New pastor looks to make impact in church and community

New pastor looks to make impact in church and community
December 07
05:00 2017

First Baptist Church, 700 N. Highland Ave., is the oldest black Baptist church in the city of Winston-Salem.  Recently the congregation welcomed a new pastor, Paul Robeson Ford, to lead the congregation. 

Ford has been in the city for just over a month but already has a great feel for the people and the history of the church.  He gave his first sermon a few weeks ago but says he wants to hit the ground running by making an immediate impact.  He came to Winston from Cambridge, Massachusetts, where he led the congregation of Union Baptist Church for the previous six years.

“The work of ministry has carried me from New York City, out to the Midwest, back to the east coast in New England and now down here to the great state of North Carolina in the city of Winston-Salem,” Ford said.  “I am glad to be here and really blessed with the opportunity because this is a great church with a tremendous amount of history.”

“I think the future is bright for this church because there is a central core of people that are really sincere and authentic about their faith and committed to doing the work of Christ for this age,” he continued.

Ford was born and raised in New York City in the Upper West side of Manhattan.  He says he heard the call of ministry when he heard a sermon delivered by Jeremiah Wright, former pastor of President Barack Obama, in the late 1990s.

“That was my first introduction to the man, the myth and the ministry of Pastor Wright and it was also the message the Lord used to call me into the ministry, so I accepted that call at that time not knowing fully what it all meant and what it was going to develop into,” said Ford.

“That was a big influence in shaping my understanding of my faith and my understanding of what it meant to be a follower of Jesus Christ and what it meant to serve in ministry as one of God’s lieutenants, so to speak,” he continued. 

He attended the University of Chicago Divinity School in the Masters of Divinity program under the mentorship of Dr. Dwight Hopkins.  He has now moved to the Ph.D program and hopes to obtain his doctorate sometime in the future centering on a theological resolution to the mass incarceration problem in America.

Going back to his time as a high school student, Ford has always had a passion for criminal justice and activism.  As he acclimates himself to the city, he plans to get involved with those issues here as well.  He has also worked with the Black Lives Matter Movement while in Cambridge.

“That has always been central to my work, and my work has expanded beyond that now that I am in my third pastorate duty,” he said.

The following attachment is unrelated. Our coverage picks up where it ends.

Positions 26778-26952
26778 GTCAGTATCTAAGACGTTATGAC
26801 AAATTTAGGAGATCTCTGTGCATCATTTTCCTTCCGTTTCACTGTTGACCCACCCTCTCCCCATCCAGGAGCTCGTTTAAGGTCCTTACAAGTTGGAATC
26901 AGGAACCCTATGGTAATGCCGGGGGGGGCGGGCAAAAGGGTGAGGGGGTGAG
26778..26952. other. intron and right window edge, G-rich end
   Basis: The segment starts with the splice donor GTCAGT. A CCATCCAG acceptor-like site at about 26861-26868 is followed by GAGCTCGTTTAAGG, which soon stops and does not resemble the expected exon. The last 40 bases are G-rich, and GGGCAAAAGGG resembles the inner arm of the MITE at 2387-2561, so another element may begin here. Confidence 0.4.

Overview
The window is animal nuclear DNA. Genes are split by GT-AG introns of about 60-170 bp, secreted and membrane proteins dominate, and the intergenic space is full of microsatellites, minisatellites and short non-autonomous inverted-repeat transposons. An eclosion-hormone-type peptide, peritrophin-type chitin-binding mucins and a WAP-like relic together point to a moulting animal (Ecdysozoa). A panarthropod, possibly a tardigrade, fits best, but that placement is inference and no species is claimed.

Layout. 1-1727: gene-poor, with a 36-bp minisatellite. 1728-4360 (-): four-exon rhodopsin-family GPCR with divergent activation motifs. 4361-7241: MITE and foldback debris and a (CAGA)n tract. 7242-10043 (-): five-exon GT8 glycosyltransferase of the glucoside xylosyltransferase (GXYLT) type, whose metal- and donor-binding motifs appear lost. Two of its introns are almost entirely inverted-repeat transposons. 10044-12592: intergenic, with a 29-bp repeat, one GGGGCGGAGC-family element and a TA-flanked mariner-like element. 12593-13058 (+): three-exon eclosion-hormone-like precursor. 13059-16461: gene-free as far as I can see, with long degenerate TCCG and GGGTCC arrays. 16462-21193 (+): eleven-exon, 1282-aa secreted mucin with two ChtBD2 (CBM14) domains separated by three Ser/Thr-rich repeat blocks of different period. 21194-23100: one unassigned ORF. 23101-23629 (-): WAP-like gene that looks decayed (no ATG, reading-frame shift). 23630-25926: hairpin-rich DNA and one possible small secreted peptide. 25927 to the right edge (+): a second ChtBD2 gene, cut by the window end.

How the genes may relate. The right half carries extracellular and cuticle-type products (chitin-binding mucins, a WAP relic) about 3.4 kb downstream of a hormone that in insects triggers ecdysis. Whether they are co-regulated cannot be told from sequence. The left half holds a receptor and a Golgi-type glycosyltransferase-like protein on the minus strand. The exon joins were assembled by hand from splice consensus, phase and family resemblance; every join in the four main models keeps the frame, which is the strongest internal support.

Ford has a tremendous grasp of the history of First Baptist because he feels you need to know where you come from to have a good idea of where you’re going.  He truly wishes to continue on the legacy the previous senior pastors have set before him.

He says the reception he has received since coming to Winston has been “Holy positive and received with real openness.”  He says he not only has been received well in the church but also with local ministers in the area as well.

Ford firmly believes in reaching out to the younger generation and bridging the gap between them and the elderly people in the church.  He thinks there is a way to bring in young people while not alienating the older demographic.

“I do think that there is a way to build upon the past so you are not so much wiping away the past but you are building upon that past to take the best of it with you and innovate for the future,” he said.

For Ford he says when he thinks about the predecessors who have led the church in the past they have “marked their time there” by doing one or two things that have a timeless value to them he would love to leave a similar mark on the church as well.  He strongly believes that education is the key to success as well as changing the current status of black Americans as a whole.

“I hope and pray through the work we do in this church we can nurture a renewal of consciousness in our community as to who we are, where we have been and where we need to go,” he stated.

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Timothy Ramsey

Timothy Ramsey

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